Subject: Dietitians of the Week

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Dietitians of the Week
Check our Facebook page every weekday for our RD of the Day, as we put a much-deserved spotlight on a dietitian who's either making headlines or writing them and delivering their expertise through the media. Here are this week's featured RDs.


Timaree Hagenburger, MPH, RD, EP-C Facebook Twitter
"While it may seem safer to stay in your comfort zone, surrounded by processed food, your body is ALWAYS looking and is having to deal with the damage created by these chemical laden food like substances," says our Monday RD of the Day in the 2nd of her multi-part series in the Lodi News-Sentinel. "You should feel amazing after you eat, not sluggish and full of regret."

In her latest column, "Nutritious meals don't have to be expensive", Timaree Hagenburger, MPH, RD, EP-C, a.k.a The Nutrition Professor says "not being deceived and falling victim to the 'it's too expensive to eat well' excuse is all about the Ps: plan, prep, and package."

The nutrition professor at Cosumnes River College takes each of the 3 Ps one by one, making each one fit into the real world. She also sells the idea on the reality that not only will you save money and eat better, but your will be relieved of unneeded stress.

"Don't delay and use the next actions to get these Ps working for you. Plan, prep and package your way to a delicious week, full of nutrient-rich meals at your fingertips," says the author of the cookbook, "The Foodie Bar Way". "You can say goodbye to the stress that you used to associate with answering the question, 'I'm so hungry right now; what is there to eat?'"

For this down-to-earth and sensible advice for eating nutritiously on a budget, Timaree was our Monday RD of the Day.

Read the article: Nutritious Meals Don't Have to Be Expensive


Alissa Rumsey, MS, RD, CDN, CSCS Facebook Twitter
"As a dietitian, I hear about 'cheat meals' or 'cheat days' regularly," writes our Tuesday RD of the Day in her Eat + Run column in U.S. News and World Report, in full Mythbuster mode. "But I don't believe in so-called cheat meals or days because I've seen such labels do much more harm than good."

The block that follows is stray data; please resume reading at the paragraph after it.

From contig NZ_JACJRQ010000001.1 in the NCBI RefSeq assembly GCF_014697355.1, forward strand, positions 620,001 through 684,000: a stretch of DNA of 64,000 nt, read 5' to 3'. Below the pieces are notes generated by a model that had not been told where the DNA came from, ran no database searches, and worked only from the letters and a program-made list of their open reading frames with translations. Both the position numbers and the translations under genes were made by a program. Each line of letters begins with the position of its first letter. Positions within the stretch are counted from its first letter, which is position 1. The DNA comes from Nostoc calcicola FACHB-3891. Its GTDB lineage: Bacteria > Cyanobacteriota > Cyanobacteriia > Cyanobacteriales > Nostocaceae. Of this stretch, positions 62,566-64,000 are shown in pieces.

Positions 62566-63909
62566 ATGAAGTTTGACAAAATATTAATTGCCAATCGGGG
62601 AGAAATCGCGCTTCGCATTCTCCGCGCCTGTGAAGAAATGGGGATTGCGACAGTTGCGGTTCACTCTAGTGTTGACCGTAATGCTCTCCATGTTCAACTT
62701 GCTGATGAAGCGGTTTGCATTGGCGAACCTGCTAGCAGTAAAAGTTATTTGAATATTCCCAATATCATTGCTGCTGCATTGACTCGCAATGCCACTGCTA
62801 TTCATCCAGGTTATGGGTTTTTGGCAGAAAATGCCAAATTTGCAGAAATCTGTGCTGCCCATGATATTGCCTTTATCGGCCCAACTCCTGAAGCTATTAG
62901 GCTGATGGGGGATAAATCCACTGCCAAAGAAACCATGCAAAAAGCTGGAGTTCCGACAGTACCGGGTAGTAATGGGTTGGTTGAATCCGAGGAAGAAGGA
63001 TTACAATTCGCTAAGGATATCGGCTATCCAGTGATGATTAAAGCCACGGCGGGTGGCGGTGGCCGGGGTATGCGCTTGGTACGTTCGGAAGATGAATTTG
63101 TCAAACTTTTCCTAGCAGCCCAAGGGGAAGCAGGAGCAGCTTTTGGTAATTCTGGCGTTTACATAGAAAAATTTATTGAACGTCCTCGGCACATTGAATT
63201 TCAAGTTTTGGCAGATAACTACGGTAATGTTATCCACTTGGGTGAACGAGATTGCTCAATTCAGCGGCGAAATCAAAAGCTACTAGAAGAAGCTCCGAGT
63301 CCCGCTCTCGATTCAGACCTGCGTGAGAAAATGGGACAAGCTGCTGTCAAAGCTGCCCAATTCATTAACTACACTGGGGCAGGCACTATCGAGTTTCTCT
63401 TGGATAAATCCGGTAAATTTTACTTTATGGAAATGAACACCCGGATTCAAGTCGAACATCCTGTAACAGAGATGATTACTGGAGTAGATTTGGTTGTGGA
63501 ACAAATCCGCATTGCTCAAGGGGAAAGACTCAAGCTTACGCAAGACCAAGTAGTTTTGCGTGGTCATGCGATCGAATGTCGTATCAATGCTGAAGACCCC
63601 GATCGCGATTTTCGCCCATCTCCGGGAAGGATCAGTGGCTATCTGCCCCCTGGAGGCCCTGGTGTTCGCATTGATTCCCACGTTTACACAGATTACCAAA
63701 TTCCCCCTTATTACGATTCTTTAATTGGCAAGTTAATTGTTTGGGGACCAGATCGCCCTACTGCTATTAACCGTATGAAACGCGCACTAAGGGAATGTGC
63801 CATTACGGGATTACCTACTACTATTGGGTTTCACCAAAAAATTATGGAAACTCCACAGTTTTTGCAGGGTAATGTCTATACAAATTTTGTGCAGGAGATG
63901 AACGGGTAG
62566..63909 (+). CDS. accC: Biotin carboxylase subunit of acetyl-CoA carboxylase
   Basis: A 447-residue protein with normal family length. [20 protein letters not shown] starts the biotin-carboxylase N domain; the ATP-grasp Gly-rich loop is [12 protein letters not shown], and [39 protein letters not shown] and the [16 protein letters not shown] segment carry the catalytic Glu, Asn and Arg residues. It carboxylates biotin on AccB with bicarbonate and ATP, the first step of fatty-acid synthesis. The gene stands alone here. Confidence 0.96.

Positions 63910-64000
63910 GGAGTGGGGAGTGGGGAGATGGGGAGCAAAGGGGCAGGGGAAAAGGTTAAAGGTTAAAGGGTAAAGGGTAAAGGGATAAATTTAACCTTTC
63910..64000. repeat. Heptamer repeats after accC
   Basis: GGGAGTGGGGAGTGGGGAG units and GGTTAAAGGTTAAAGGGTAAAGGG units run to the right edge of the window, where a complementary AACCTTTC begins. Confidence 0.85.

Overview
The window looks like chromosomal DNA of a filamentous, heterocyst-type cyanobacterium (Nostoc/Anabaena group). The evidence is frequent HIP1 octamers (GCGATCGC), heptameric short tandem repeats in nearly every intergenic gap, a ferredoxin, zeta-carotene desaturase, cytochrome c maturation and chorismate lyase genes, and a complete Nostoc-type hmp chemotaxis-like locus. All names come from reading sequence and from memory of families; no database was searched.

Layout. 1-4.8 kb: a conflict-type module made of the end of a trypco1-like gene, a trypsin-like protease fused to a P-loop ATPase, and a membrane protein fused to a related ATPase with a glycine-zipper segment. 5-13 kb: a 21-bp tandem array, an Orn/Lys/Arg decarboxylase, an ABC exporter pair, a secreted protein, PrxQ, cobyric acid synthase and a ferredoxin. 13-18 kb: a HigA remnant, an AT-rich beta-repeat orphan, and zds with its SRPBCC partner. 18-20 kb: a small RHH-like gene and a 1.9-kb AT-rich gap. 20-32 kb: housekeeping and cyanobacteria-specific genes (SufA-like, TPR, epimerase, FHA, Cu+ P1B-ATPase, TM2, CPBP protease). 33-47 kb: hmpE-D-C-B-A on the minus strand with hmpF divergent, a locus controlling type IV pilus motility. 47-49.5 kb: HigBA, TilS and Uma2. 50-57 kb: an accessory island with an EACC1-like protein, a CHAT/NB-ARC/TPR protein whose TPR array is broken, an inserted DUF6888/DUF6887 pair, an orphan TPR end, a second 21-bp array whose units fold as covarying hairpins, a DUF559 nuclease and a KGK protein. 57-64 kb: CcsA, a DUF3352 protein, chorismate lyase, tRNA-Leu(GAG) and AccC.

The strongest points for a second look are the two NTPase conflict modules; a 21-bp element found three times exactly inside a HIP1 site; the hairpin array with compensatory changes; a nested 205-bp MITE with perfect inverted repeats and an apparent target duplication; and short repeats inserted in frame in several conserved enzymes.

In "Why Cheat Meals Don't Work", Alissa Rumsey Nutrition & Wellness Consulting provides a guide on how to indulge guilt-free—and still lose weight.

To support her opposition to cheat meals and days, the New York City-based nutrition consultant and blogger breaks down her reasoning in four simple, to-the-point steps. Then, to let you know that giving up cheating doesn't mean giving up enjoying and treating yourself with food, Alissa offers four tips for how and when you should indulge.

"Everyone needs treats and indulgences—even if they are trying to lose weight or eat healthier," she explains. "Depriving yourself too often leads to a downward spiral that ends in a binge. Listening to your body, and getting back in touch with what it's trying to tell you, can help you find a balance between indulgences and healthier meals."

For rejecting the idea of cheating—which brings guilt—and championing balanced, sensible indulgences, Alissa was Tuesday's RD of the Day.

Read the article: Why Cheat Meals Don't Work


Rebecca Scritchfield, MS, RD, LD Facebook Twitter
We don't usually choose our RD of the Day from the same source in the same week, much less two days in a row. However, given that it's National Eating Disorders Awareness Week, when we saw this Eat + Run column in U.S. News and World Report, we had to select this RD, who we're proud to call one of our presenters at our upcoming Spring Symposium in New Orleans this May.

Rebecca Scritchfield, MS, RD, LD, presents "What Every Parent Should Know About Eating Disorders", imploring parents to teach kids about healthy living and self-acceptance, rather than focusing on weight. This philosophy is reflected in the title and content of her book, "Body Kindness".